All the talks of the first day of the TOTAL RECALL – Symposium are collected here.
TOTAL RECALL – Symposium – Panel 1 – EN
Following opening remarks by Ars Electronica artistic director Gerfried Stocker, the first session will begin with a look at and inside the site of human memory: our brain. Neuroscientist John-Dylan Haynes will provide an introduction to the latest research on cognition and the brain. He’ll screen selected scenes from some classic science-fiction films—including “Total Recall,” of course—to portray the current state of research in neuroscience and future prospects in this field.
From Remembering to Forgetting
Mapping the network of nerves in the human brain will be the subject of a speech by neuroscientist Alfred Anwander of the Max Planck Institute for Human Cognitive and Brain Sciences. He’ll report on diffusion tensor imaging and connectome research, methods scientists are now using to better understand human memory.
In light of these insights into the latest research into the brain, the symposium will turn to the selective character of remembrance and the various forms of forgetting.
Aleida Assmann, a scholar in the fields of literary studies, will analyze the omnipresence of the past, which, thanks to new media and virtually unlimited data storage capabilities, can be accessed anytime, anywhere.
Arno Villringer, likewise a staff neuroscientist at the Max Planck Institute for Human Cognitive and Brain Sciences, will then discuss the loss of memory and go into dementia from neurological and clinical perspectives, and author/interpreter Helga Rohra, a woman suffering from Lewy Body Dementia, will give an account of daily life with this condition.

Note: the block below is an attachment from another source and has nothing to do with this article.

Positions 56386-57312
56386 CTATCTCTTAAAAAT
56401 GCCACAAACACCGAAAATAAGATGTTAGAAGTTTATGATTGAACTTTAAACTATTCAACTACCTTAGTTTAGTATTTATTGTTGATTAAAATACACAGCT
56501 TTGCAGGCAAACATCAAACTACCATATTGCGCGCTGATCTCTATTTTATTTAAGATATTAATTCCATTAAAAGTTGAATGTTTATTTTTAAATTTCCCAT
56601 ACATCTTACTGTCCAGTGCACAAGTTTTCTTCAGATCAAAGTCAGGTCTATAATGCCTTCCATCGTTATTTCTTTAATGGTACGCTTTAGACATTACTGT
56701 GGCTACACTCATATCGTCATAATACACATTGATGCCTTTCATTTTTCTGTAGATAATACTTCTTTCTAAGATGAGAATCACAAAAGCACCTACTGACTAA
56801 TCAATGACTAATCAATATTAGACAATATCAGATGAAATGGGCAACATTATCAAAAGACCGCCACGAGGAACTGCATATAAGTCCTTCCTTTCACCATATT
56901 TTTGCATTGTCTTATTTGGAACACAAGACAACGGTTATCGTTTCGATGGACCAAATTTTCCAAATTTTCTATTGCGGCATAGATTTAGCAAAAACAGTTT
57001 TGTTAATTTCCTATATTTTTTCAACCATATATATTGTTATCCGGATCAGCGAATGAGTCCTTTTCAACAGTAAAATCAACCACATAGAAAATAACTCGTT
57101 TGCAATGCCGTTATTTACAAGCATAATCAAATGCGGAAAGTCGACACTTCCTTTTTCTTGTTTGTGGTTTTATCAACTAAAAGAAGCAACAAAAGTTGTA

TOTAL RECALL – Symposium – Panel 2 – EN
The second session begins with a consideration of nature’s memory, DNA. Biochemist Barbara Hohn will discuss the genetic and epigenetic memory of animals and plants, and particularly elaborate on how they pass on what they remember—from leaf to leaf, for instance, or from parent to offspring.
Mathematician and zoologist Nick Goldman teams up with artist Charlotte Jarvis to consider the prospects of someday using DNA as the perfect data storage medium. And nobody’s better qualified than Goldman, who was a member of a research group that succeeded in converting an mp3 file into DNA and back again.
Another view of the future of memory focuses on the vision of someday being able to computer model human memory. The Synapse Project in the US and the Human Brain Project in Europe are at the forefront. Can a computer learn how a human being thinks? Dharmendra S. Modha, a cognitive computing specialist at IBM, is convinced of this. Via teleconference, he’ll report on his work on computer systems modeled on the human brain.
To conclude the first day of the symposium, we’ll return to the neurosciences as well as to art. Rodrigo Quian Quiroga, head of the University of Leicester’s Neuro Engineering Lab, will talk about his research on so-called concept cells—often referred to as Jennifer Aniston neurons—and tell about how his research brought him to the works of the great Argentine author Jorge Luis Borges.